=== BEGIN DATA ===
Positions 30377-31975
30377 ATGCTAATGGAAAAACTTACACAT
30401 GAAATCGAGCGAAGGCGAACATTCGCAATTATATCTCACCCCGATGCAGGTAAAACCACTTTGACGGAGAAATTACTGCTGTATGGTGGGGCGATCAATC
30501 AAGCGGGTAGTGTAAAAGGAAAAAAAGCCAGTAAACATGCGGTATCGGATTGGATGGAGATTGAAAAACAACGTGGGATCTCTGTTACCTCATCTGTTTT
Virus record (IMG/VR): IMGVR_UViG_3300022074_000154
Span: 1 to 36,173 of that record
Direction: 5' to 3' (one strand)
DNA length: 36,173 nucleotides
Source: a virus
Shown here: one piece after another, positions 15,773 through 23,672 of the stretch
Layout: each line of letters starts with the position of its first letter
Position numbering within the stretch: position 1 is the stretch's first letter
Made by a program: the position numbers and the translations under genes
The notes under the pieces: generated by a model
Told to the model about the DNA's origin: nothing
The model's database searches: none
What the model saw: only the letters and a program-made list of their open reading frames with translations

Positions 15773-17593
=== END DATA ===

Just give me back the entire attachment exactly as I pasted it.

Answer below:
Positions 30377-31975
30377 ATGCTAATGGAAAAACTTACACAT
30401 GAAATCGAGCGAAGGCGAACATTCGCAATTATATCTCACCCCGATGCAGGTAAAACCACTTTGACGGAGAAATTACTGCTGTATGGTGGGGCGATCAATC
30501 AAGCGGGTAGTGTAAAAGGAAAAAAAGCCAGTAAACATGCGGTATCGGATTGGATGGAGATTGAAAAACAACGTGGGATCTCTGTTACCTCATCTGTTTT
Virus record (IMG/VR): IMGVR_UViG_3300022074_000154
Span: 1 to 36,173 of that record
Direction: 5' to 3' (one strand)
DNA length: 36,173 nucleotides
Source: a virus
Shown here: one piece after another, positions 15,773 through 23,672 of the stretch
Layout: each line of letters starts with the position of its first letter
Position numbering within the stretch: position 1 is the stretch's first letter
Made by a program: the position numbers and the translations under genes
The notes under the pieces: generated by a model
Told to the model about the DNA's origin: nothing
The model's database searches: none
What the model saw: only the letters and a program-made list of their open reading frames with translations

Positions 15773-17593